inter-departmental committees are considering pornography; what are their terms of reference; and if he will make a statement. 
The Prime Minister: I share my hon. Friend's concern about pornography, and as part of the on-going monitoring and review of controls in this area the Government have established an inter-departmental working group on obscenity. The group will monitor developments in the area of obscenity, with particular reference to emerging trends in child and computer pornography, and will identify any actual or potential difficulties in enforcement or weakness in the relevant law and consider possible ways of overcoming them.
The Prime Minister: There are currently six press officers in No.10. Detailed records are not available for 1979. The earliest date for which figures are available is 1983 when the number of press officers was five.
Mrs. Roche: To ask the Secretary of State for the Home Department, pursuant to his answer of 21 March, Official Report , columns 138-39 from which vote the funding for the Metropolitan police committee will be taken. 
Mr. Maclean: From 1 April 1995 funding for the Metropolitan police committee will be provided from the metropolitan police fund. The relevant vote is class VII, vote 1, Subhead P1, which is Home Office grant towards expenditure incurred by police authorities, including the receiver for the Metropolitan police district.
Mr. Marlow: To ask the Secretary of State for the Home Department what parliamentary proceedings will occur in respect of the European frontiers convention prior to the Government signifying their agreement to the instrument. 
Mr. Howard: As I indicated in standing Committee B on 22 March at column 23 the Government will bring the final text of the external frontiers convention before Parliament before it is signed. If the convention is signed, the Government will not ratify it before the necessary legislation has been enacted by Parliament in accordance with the normal procedures.
Mr. Alan Williams: To ask the Secretary of State for the Home Department how much funding remains available for allocation to safer cities projects; and how much funding has been transferred to the single regeneration budget at the Department of the Environment. 
Mr. Maclean: The Home Office transferred to the single regeneration budget £3,760,000 for 1994 95, £6,335,000 for 1995 96 and £6,996,000 for 1996 97 for the continuation of the safer cities programme. The estimated outturn of the Department of Environment safer cities projects for 1994 95 is £2 million. The Home Office retained sufficient funds to provide for the four remaining phase 1 projects until they cease to receive Government funding in September 1995, and three projects being set up in Wales. Home Office provision for 1995 96 is £749,000.
Mr. Michael: To ask the Secretary of State for the Home Department what was the cost (a) to his Department and (b) to each police force in England and Wales of investigating miscarriages of justice at the request of his Department in each of the last 10 years. 
|Staff costs |£ million ------------------------------------ 1990 |0.31 1991 |0.35 1992 |0.44 1993 |0.53 1994 |0.56
The Home Office also incurs other miscellaneous costs including those of transcripts obtained and scientific tests carried out at its request, but no firm figures for these costs are available. Information about the costs of investigations carried out by police forces is not available in a form which enables miscarriage of justice inquiries to be distinguished from other investigations.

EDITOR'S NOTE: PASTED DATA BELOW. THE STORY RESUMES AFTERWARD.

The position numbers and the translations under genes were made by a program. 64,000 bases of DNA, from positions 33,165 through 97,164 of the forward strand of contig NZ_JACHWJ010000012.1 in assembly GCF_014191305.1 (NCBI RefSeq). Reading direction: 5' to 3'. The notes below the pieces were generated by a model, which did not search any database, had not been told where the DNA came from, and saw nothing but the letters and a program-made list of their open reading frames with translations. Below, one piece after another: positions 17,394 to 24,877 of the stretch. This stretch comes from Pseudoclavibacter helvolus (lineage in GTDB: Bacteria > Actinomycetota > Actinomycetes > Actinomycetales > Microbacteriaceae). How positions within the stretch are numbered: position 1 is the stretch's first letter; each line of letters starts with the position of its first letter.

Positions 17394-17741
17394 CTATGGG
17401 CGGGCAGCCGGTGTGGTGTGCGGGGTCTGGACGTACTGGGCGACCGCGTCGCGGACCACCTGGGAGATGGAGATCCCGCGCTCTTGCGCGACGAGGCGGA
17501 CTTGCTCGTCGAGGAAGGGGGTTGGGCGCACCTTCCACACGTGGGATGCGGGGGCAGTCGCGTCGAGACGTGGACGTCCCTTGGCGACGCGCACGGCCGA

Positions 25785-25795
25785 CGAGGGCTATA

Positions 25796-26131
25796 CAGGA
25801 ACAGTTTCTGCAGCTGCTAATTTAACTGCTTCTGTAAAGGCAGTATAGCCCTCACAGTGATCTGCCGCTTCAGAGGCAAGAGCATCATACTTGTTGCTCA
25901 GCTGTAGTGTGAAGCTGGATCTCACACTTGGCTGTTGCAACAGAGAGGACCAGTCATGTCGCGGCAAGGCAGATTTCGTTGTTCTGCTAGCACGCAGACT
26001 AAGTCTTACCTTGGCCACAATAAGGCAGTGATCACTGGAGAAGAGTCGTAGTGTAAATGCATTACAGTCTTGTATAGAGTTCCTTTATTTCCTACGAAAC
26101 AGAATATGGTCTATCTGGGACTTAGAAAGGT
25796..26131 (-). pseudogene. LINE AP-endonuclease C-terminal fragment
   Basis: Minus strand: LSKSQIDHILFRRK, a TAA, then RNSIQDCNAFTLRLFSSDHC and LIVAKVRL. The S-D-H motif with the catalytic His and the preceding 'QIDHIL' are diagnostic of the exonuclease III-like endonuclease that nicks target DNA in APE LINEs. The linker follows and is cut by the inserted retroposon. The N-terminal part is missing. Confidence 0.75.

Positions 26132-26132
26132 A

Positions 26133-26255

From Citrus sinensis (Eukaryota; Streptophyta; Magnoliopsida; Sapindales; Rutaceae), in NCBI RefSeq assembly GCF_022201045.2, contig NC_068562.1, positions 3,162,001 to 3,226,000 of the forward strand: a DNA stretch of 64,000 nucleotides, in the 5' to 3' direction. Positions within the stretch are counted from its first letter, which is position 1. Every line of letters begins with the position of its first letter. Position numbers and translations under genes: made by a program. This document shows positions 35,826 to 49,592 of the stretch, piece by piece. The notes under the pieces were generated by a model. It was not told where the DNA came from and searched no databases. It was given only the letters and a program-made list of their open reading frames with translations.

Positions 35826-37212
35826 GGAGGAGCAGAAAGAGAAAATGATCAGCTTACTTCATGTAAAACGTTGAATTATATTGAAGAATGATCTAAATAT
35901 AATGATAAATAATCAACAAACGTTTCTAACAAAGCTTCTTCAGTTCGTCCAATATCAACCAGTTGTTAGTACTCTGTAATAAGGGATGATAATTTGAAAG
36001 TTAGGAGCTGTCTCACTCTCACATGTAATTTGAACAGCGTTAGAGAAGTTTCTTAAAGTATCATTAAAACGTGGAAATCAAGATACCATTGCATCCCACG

Whitley Bay town centre, Gateshead Team Valley industrial estate and Gateshead town centre; Chester le Street town centre; Bishop Auckland town centre; Skippers Lane industrial estate, Cleveland; and Mill Lane primary school and community centre, Stockton.
North-west and Merseyside:
Blackpool town centre; Penrith town centre; Tameside town centre and Tameside business development centre; Rochdale town centre; Chester; Wigan town centre; Carlisle town centre; Clitheroe town centre; Neston town centre; Bury town centre; Lancaster town centre; Morecambe town centre; and Kirkby railway station, Merseyside. Yorkshire and Humberside:
Harrogate town centre; Outwood Grange school, Wakefield; Balby Street school, Doncaster Lower Don Valley industrial estate, Sheffield; Scawsby community centre and playfield, Doncaster; Driffield town centre, Humberside; Keighley town centre; Scarborough town centre; Suttonfields industrial estate; York city centre; Boroughbridge town centre, North Yorkshire; and Brigg town centre, Humberside.
Harrow town centre, Hillingdon; Sunbury Cross shopping centre and car park; Islington: Hounslow town centre, Erith town centre (Kent); North Walthamsow industrial estates; and Richmond town centre. South-east:
Newhaven town centre; Egham town centre, Surrey; Eastbourne town centre, Sussex; Sandwick town centre, Kent; Rochester industrial business estate; Dartford town centre; Tonbridge and West Malling town centre; Addlestone town centre; Banbury centre; Wokingham town centre; Basingstoke town centre; Chesham town centre; Fawcett Road shopping area, Portsmouth; Ashford town centre; Dover and Deal business and town centres; Folkestone town and residential areas; Maidstone town centre; Havant town centre; and High Wycombe town centre.
Rugby town centre; Hereford shopping and business areas; Solihull town centre and car parks; Lichfield car parks and town centre; Ledbury high street, Worcestershire; Worcester town centre; Shrewsbury town centre; Tamworth town centre; and Stratford upon Avon town centre.